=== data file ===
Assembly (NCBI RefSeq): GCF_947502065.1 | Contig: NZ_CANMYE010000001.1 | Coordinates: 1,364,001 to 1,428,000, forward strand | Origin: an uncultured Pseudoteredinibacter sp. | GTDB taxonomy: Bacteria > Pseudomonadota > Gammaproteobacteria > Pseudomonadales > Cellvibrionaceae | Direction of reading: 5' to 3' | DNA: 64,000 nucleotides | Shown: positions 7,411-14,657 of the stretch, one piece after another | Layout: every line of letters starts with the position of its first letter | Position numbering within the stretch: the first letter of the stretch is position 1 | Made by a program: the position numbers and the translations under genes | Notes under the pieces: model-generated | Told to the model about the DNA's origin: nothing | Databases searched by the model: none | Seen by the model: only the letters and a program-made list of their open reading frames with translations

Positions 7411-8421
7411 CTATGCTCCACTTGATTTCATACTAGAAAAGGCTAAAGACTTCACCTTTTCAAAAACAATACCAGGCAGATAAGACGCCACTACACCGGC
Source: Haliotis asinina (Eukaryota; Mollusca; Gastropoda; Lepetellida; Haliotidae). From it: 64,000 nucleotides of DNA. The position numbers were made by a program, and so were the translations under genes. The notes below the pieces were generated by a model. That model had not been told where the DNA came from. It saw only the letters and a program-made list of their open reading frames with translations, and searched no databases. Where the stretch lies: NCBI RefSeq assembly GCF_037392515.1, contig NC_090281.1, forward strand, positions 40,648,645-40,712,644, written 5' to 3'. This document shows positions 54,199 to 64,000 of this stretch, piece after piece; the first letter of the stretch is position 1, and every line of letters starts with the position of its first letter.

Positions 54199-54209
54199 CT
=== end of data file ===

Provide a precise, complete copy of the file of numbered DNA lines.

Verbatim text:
Assembly (NCBI RefSeq): GCF_947502065.1 | Contig: NZ_CANMYE010000001.1 | Coordinates: 1,364,001 to 1,428,000, forward strand | Origin: an uncultured Pseudoteredinibacter sp. | GTDB taxonomy: Bacteria > Pseudomonadota > Gammaproteobacteria > Pseudomonadales > Cellvibrionaceae | Direction of reading: 5' to 3' | DNA: 64,000 nucleotides | Shown: positions 7,411-14,657 of the stretch, one piece after another | Layout: every line of letters starts with the position of its first letter | Position numbering within the stretch: the first letter of the stretch is position 1 | Made by a program: the position numbers and the translations under genes | Notes under the pieces: model-generated | Told to the model about the DNA's origin: nothing | Databases searched by the model: none | Seen by the model: only the letters and a program-made list of their open reading frames with translations

Positions 7411-8421
7411 CTATGCTCCACTTGATTTCATACTAGAAAAGGCTAAAGACTTCACCTTTTCAAAAACAATACCAGGCAGATAAGACGCCACTACACCGGC
Source: Haliotis asinina (Eukaryota; Mollusca; Gastropoda; Lepetellida; Haliotidae). From it: 64,000 nucleotides of DNA. The position numbers were made by a program, and so were the translations under genes. The notes below the pieces were generated by a model. That model had not been told where the DNA came from. It saw only the letters and a program-made list of their open reading frames with translations, and searched no databases. Where the stretch lies: NCBI RefSeq assembly GCF_037392515.1, contig NC_090281.1, forward strand, positions 40,648,645-40,712,644, written 5' to 3'. This document shows positions 54,199 to 64,000 of this stretch, piece after piece; the first letter of the stretch is position 1, and every line of letters starts with the position of its first letter.

Positions 54199-54209
54199 CT